GFR should be ~100 mL/min
(140 – age) x lean body weight (kg) / sCr (umol/L)
What determines GFR
- Renal blood flow: effective circulating volume, cardiac output
- Resistance to flow: vascular tone of afferent and efferent arterioles
- Permeability of glomerular basement membrane
Drugs that increase GFR
- Prostaglandin: vasodilator (afferent > efferent)
- Angiotensin II: vasoconstrictor (efferent > afferent)
- Norepinephrine: vasoconstrictor, increases blood pressure
- ANP: afferent vasodilator, efferent vasoconstrictor
Drugs that decrease GFR
- NSAIDs: afferent vasoconstriction
- ACE Inhibitors: decrease efferent vasoconstriction
- Angiotensin Receptor Blockers (ARBs): decrease efferent vasoconstriction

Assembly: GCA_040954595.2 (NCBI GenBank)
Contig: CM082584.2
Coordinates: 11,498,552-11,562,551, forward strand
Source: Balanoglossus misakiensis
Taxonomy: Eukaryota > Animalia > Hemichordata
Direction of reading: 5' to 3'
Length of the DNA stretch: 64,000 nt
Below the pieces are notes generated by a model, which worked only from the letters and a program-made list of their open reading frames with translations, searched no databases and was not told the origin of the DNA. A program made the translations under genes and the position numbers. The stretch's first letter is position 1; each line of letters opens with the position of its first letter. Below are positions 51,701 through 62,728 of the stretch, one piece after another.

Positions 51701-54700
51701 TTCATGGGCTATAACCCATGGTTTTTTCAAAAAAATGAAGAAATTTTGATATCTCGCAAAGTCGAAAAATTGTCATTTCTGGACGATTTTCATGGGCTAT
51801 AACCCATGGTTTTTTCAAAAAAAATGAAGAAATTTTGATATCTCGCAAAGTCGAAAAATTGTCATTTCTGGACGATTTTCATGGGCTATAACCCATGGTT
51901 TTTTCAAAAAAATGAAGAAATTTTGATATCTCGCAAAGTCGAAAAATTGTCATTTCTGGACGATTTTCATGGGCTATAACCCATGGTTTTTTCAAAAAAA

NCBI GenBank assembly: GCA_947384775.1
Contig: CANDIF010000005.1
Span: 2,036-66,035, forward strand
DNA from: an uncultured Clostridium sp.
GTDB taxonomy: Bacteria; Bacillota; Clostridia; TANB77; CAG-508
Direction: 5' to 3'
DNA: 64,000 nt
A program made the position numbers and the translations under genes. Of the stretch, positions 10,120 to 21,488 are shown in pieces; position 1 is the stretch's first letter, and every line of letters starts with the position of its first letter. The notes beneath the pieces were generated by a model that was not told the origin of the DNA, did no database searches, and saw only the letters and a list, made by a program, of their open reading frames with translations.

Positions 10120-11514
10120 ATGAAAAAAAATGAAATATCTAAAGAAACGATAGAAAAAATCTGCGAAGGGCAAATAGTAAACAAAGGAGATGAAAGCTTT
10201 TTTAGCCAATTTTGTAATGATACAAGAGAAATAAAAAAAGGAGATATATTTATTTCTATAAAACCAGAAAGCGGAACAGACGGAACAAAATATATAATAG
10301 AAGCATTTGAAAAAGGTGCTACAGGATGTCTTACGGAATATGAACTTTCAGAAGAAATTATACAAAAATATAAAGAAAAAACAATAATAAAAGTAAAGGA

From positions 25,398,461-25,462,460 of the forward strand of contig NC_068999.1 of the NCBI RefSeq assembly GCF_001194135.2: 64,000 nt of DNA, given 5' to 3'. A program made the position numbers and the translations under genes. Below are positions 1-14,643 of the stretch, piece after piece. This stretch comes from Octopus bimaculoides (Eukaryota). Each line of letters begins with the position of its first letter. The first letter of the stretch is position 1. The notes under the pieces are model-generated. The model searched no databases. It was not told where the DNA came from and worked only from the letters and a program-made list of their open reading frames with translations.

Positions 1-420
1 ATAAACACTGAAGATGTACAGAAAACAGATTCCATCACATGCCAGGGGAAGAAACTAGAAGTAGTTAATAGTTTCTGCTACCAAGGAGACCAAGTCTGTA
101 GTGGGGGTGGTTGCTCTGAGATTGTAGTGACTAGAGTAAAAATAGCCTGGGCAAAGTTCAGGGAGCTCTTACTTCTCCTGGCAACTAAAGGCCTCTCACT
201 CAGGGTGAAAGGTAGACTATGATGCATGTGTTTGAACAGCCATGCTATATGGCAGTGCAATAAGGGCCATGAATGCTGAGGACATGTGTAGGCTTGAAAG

Hi there – awesome site! I was hoping to use your determinants of GFR sketch for a talk I’m giving next week on kidney toxicity. Would it be possible to get a copy of the figure without the sketchymedicine.com watermark in the background? Perhaps at the side/bottom? Thanks and cheers!
Wow, this is really wonderful. Thank you so much for sharing this, it makes science so much more easier to understand!
I am pretty sure Norepinephrine actually decreases GFR just because its vasoconstrictive action affects the afferent more than the efferent arteriole. So while it does constrict the efferent arteriole which would lead to increased GFR, it constricts the afferent MORE which leads to both low GFR and low RPF. Thoughts???
you are right. epinephrine constricts afferent areriole and reduce gfr as well as renal flow